Love and Salt: A Spiritual Friendship in Letters by Amy Andrews and Jessica Mesman Griffith
Friends Griffith and Andrews started writing regular letters to each other during Lent 2005, when Andrews was preparing to convert to Catholicism. These women are deep theological thinkers who use their regular correspondence to ponder eternal life and the fear of death, the wisdom of Teresa of Avila, how prayer works, how to eat communion wafers with reverence, and other weighty matters. They quote poetry and urge each other to read Pope Benedict’s writings (they are both Roman Catholic) with the zeal that I recommended Gone Girl to my book group. Their sharp intellects and unabashed love of theology are daunting. But two things keep their correspondence from being dry and inaccessible to readers (like me) who don’t keep piles of theology books on the nightstand. First, Andrews’s and Griffith’s letters include plenty of references to everyday realities, from an obsession with Little House on the Prairie reruns and frequent Tolkien allusions to job complaints and annoyance with their husbands. Their lives as wives, employees, mothers, and laypeople will be relatable to many readers. Second, the friends delve deep into big theological questions not as some sort of intellectual exercise, but because they are trying to make sense of their own lives. They are pursuing the knowledge and love of God not because they are intrigued by the idea of God, but because their lives depend on it. Nowhere is this clearer than in Andrews’s and Griffith’s writing about how God is, or isn’t, present when we experience great pain. About two-thirds of the way through the book, crushing tragedy hits. Nearly all of the letters from then on include some wrestling with theodicy—how God does or doesn’t intervene in human life, and what we are to make of seemingly random, crippling pain. (You can read my full review of Love and Salt on my Patheos blog.)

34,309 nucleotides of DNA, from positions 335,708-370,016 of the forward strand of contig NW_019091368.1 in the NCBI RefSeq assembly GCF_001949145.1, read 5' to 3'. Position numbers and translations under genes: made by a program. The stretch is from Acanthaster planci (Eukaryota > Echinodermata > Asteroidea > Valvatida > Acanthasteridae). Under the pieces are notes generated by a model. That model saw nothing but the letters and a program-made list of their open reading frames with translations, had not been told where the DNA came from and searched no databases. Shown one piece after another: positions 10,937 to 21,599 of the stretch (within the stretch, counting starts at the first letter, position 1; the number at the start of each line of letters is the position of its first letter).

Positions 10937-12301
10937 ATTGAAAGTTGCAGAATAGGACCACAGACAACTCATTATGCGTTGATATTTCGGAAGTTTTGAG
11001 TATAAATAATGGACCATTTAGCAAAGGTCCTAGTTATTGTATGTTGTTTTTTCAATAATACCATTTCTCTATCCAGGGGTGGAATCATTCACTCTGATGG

How the Light Gets In by Louise Penny
How the Light Gets In is the latest installment in Louise Penny’s Chief Inspector Gamache mystery series, chronicling the life and work of Quebec homicide detective Andre Gamache. I read How the Light Gets In, then immediately went back and read the entire nine-book series. The Chief Inspector Gamache books are typical “cozy mysteries,” with murder plots unfolding largely against the near-mythical backdrop of Three Pines, a tiny, hidden gem of a village in southern Quebec. The plots are intriguing, the characters well developed, and Three Pines is a place most of us would probably like to live. Woven into all of the stories is a subtle but powerful thread of grace. The characters in Penny’s novels are not religious; most of them only go to church for baptisms, weddings, and funerals. But Inspector Gamache and others carry convictions and live out of assumptions that are deeply Christian. In the world of Three Pines, forgiveness is necessary for healing, we are strongest where we are broken, wisdom and strength usually come from hidden or surprising places and people, and redemption and resurrection are always possible. The title of this latest novel comes from these Leonard Cohen lyrics: “Forget your perfect offering, there is a crack in everything, that’s how the light gets in.” In my own “cracked” state right now, those words speak an elusive but hopeful truth.
I hope you find one or more of these titles to be a good companion for cold winter nights, or just the right gift for someone on your list. Now that I’ve burnt through a lot of my “to read” pile, I’m looking for more recommendations. Share your favorite books of 2013 in the comments! (And no, they don’t have to be “religious,” although as the Louise Penny mysteries show, sometimes the least religious stories are nevertheless testaments to grace.)
Ellen Painter Dollar is a professional writer and member of St. James’s Episcopal Church. She blogs for St. James’s every Monday, offering reflections on current events, family life, and parish life.